Blog: Other Regions

Families Serving Refugees

House of Esther, Armenia

Back in early July, two volunteers and my family arrived with me at the House of Esther. We worked long hours with the contractor and local workers to finish the center as much as possible. The 2nd of August was our day introducing the House of Esther to the refugee families, locals, and different humanitarian organizations.

Introducing the House of Esther!

House of Esther, Armenia

Ready to initiate developing the House of Esther, I gathered the necessary materials I would need for my trip to Armenia in April. Accompanied by one volunteer, I was equipped with the flyers I’d need for meetings with various organizations and friends to build support and a team of volunteers. Once on location, the renovation process was ready to begin.

Rehabilitation and Income Generation Training for Syrian-Armenian Refugees

Esther is the heroine in an ancient story that could have been penned yesterday - a diasporic tale of escape and exile; of transformation weak to strong; of endurance and empowerment; of courage and compassion transcendent.

GHNI’s House of Esther, then, is aptly named and soon, upon completion of its renovation, will become a light-in-the-window refuge at the end of a desperate road for Armenian women, children and families fleeing unspeakable torture and annihilation in Syria’s civil conflict.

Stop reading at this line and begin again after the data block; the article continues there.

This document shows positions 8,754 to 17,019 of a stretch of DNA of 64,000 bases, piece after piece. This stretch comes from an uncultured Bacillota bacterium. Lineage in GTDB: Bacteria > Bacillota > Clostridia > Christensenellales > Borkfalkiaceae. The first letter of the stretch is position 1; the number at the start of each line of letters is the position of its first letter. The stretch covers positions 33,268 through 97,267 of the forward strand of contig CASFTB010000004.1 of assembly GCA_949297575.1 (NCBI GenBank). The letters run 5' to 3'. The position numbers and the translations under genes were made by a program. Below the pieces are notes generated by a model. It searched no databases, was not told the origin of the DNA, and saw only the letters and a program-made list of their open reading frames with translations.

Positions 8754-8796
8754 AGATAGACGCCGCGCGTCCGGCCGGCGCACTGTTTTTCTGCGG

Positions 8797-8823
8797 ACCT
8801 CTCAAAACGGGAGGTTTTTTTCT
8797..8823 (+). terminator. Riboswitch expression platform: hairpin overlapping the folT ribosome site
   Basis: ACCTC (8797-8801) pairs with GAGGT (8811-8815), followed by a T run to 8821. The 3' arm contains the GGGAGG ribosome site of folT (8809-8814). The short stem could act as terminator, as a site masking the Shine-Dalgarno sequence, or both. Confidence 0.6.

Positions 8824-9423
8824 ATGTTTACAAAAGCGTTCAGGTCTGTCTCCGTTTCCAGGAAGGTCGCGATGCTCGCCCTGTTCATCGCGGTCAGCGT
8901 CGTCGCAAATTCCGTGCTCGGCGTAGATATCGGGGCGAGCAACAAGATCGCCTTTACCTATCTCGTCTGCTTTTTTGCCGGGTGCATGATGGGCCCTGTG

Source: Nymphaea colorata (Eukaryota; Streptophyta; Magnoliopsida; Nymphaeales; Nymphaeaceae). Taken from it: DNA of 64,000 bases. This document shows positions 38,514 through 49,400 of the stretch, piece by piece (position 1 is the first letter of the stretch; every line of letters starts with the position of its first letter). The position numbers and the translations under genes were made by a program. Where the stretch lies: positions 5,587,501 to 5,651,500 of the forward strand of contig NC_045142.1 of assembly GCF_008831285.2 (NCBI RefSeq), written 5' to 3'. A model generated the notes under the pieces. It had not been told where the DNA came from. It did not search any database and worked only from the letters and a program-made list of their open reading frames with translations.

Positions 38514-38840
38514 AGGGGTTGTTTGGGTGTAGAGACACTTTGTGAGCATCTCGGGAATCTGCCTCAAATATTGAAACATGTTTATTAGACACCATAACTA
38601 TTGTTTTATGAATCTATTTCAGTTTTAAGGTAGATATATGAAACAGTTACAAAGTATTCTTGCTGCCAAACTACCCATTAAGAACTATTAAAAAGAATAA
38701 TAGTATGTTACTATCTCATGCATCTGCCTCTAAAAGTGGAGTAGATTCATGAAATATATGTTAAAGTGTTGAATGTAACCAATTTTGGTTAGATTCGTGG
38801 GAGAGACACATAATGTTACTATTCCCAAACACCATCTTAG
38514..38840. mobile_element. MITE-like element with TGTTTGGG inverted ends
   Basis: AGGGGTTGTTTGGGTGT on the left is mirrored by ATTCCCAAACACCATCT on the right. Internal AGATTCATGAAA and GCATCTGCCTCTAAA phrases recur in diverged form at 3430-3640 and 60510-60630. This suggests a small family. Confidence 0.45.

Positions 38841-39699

From Armenia to Syria and Back Again

Dzia’s Journey

Dzia* was named after her great-grandmother, who came to Syria in 1915 during the Armenian Genocide, toting Dzia’s grandmother - an infant at the time - and two great-uncles at her side on the arduous journey. As a second generation Armenian-Syrian, recently Dzia found herself in a position eerily similar to her great-grandmother’s.

Healing from the Trauma of Political Conflict

Death was all around them. Fathers, brothers, children, wives, grandmothers and grandfathers died in the attacks. They fled their homes and their country to escape the horrors of conflict and violence. Some now live in tents in large refugee camps in surrounding countries, fighting to get a handout of food or other necessities. A few have found a small apartment...shared with two or three other families. On top of the nightmare they left behind, Syrians who used to have homes, jobs, bank accounts, and schools to attend are subjected daily to crime of many varieties.